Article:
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Cheatin' Man

A Notorious Cheater Reveals How He Beat the Casinos for a Living
Michael Konik
From the Print Edition:
George Burns, Winter 94/95

(continued from page 2)

At a major Las Vegas Strip casino, around 2 a.m. on a Wednesday, when the cacophony of 1,000 slot machines dwindles to random tinkling and the highest roller in the joint is betting a few black chips per hand, four crew members sit down at a $5 blackjack table. Their choice is no accident; having staked out the casino several times in advance, they know that in this pit one surveillance camera covers two tables--a lens is not permanently fixed on their target table. Within 20 minutes, they have "locked up" all seven betting spots, monopolizing the table. Playing the eight-deck shoe on the square, betting the minimum on every hand, the "seat-stuffers" lose a few bucks, but have a grand time doing it, joking with the pit boss, tipping the dealer generously and generally behaving like a quartet of friendly tourists. The casino is glad to have them.

As the four shills dribble away their chips, another player, the stud, moves into a seat on the other side of the pit, directly across from the targeted table. (The stud's dealer and the target table's dealer stand back to back.) He's well-tanned and muscular; the female dealer finds him charming and flirtatious. The pit boss, a chain-smoking ogre in an ugly suit, takes a look at the stud and smirks. The guy is clearly more interested in getting laid than winning money. The casino is glad to have him.

Two big shots, one of whom has a pricey-looking escort on his arm and one of whom is Mickey Swift, float through the casino, pausing occasionally to make a table-limit bet. In the process of getting "built in," they splash a few thousand dollars on craps, blanket the roulette layout with $100 chips and, most tellingly, stuff their pockets with dozens of high-priced long-shot keno tickets. The casino is exceptionally glad to have them.

As the big shots spread their money around, ensuring that the security cameras follow their every move, a new dealer comes on to the target table. Like every other dealer in the casino he just wants to make it through his shift, collect a few tips and go home. Unlike every other dealer in the casino, he's been thoroughly trained by Mickey Swift.

As the dealer moves into position, a drunk, sipping a bottle of beer, stands at a nearby slot machine, blearily chasing a few quarters. Though he'll probably be busted in a few minutes, the casino is more or less glad to have him, too.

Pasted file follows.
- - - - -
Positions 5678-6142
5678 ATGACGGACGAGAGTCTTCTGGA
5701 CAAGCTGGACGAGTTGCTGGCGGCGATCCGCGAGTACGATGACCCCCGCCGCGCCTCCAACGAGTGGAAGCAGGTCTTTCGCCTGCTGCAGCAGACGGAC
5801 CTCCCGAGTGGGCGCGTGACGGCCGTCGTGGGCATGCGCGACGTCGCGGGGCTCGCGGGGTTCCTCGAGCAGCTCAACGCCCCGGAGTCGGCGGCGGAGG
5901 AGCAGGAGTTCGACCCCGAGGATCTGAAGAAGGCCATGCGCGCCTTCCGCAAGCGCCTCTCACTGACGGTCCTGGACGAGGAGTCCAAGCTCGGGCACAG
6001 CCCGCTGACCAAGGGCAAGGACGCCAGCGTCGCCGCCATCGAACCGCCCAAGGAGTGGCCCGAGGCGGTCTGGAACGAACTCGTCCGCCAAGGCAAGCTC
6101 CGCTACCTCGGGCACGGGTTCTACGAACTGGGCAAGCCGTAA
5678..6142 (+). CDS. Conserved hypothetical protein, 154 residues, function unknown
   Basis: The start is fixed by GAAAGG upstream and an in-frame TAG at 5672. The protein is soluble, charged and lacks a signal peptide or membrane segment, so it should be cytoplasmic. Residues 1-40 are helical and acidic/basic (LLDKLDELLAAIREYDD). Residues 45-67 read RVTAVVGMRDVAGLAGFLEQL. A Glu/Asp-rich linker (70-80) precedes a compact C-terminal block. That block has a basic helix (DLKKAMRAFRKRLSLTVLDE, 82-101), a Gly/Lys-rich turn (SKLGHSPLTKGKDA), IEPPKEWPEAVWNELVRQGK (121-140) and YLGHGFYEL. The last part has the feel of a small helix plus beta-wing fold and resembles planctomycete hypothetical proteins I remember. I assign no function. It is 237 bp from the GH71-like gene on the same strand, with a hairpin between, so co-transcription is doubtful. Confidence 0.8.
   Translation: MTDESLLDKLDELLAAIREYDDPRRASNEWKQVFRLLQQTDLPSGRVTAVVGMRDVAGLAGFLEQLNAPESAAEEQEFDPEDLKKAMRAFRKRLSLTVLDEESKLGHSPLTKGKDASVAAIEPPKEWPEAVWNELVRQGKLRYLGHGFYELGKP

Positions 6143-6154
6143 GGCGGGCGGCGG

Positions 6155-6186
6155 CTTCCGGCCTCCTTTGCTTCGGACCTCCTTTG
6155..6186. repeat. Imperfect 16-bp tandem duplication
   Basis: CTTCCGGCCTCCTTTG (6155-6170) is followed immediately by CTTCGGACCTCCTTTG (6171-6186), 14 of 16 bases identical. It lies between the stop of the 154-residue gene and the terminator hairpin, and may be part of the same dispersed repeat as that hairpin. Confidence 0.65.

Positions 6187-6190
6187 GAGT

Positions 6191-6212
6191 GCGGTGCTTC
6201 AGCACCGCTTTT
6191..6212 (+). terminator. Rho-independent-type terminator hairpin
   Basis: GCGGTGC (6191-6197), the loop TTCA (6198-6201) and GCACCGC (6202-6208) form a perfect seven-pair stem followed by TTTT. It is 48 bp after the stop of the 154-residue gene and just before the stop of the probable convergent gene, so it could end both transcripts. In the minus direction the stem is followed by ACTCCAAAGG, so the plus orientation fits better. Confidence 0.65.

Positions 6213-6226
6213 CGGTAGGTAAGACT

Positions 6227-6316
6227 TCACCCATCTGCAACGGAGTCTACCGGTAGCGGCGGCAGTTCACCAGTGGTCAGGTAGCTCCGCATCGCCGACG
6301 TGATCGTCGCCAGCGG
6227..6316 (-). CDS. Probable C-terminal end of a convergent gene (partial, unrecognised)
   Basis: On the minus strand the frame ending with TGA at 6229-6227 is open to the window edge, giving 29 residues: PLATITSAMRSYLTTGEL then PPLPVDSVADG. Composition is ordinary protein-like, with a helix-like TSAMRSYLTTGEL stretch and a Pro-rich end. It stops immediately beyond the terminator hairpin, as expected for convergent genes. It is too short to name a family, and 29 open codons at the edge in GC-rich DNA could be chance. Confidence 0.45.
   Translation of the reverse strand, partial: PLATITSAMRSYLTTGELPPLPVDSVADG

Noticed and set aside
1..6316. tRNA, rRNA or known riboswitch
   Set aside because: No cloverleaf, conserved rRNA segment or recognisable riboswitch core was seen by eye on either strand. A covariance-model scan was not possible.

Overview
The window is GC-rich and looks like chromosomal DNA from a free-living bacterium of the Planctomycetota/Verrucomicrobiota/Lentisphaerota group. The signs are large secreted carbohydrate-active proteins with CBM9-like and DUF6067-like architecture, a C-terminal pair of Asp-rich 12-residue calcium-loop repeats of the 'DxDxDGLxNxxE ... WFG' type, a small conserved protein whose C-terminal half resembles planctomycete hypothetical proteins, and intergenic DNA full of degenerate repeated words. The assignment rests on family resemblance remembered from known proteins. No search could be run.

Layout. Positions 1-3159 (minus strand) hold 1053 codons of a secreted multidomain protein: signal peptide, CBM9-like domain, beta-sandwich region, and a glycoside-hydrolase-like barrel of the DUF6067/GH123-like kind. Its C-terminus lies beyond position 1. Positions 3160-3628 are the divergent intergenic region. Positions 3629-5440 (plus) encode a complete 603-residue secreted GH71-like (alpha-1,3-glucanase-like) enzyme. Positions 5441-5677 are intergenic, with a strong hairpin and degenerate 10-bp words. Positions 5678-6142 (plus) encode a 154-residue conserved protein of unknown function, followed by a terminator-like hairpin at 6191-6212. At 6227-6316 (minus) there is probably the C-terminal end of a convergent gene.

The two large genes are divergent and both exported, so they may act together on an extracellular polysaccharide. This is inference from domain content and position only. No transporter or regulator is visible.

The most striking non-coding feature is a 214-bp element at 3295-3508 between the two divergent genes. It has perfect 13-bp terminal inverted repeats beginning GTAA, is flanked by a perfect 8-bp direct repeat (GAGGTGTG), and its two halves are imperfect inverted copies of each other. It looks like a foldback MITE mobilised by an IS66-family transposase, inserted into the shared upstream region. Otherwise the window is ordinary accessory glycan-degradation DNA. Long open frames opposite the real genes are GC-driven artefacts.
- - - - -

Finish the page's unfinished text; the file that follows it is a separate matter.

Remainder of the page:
When the dealer comes to the end of the shoe, he calls out to the pit boss "shuffle," which he is required to say before touching the cards. The pit boss, fantasizing what he would do with a busty escort like the one with the big shot, absentmindedly calls out "go ahead" and takes a pull on his Marlboro. The dealer executes a legitimate shuffle, dividing the eight decks into two piles of approximately 200 cards, grabbing a chunk from each pile and mixing them together. When he is done, he offers the cards for a cut. The pit boss, dreaming about blonds in low-cut, black dresses, takes a cursory glance at the table and checks his watch.

When the dealer begins to distribute the cards, the drunk wanders over to the target table, apparently a distracted spectator more concerned with nursing his beer than watching the game. In fact, as each card hits the table, the "drunk" whispers its value into his bottle, which has been rigged with a miniature radio transmitter.

A few hundred yards away in the casino's parking lot, a confederate they call the Wiz begins inputting the sequence of numbers into a specially-programmed computer.

The stud continues to play and flirt and lose. The big shots continue to play and yell and lose. The shills continue to play and joke and lose. These are the wee hours on the Vegas Strip and business appears to be churning on as usual.

When the dealer has used up approximately half the cards in the shoe--about four decks--he gives the office to the drunk, who says, "end," into his bottle and wanders off into the night. As the dealer places the cards into the discard rack, a rectangular plastic case to his right, he places a tiny knot of rubber band, called a lug, that's been wedged under a fingernail, on top of the stack. This little pebble of latex will create an infinitesimal break or "brief" in the stack of cards, marking the exact spot where the crew's information stops. It is invisible to the security cameras, but to a trained grifter it denotes the beginning of a "slug" as clearly as a 30-foot marquee advertising the surf-and-turf special.

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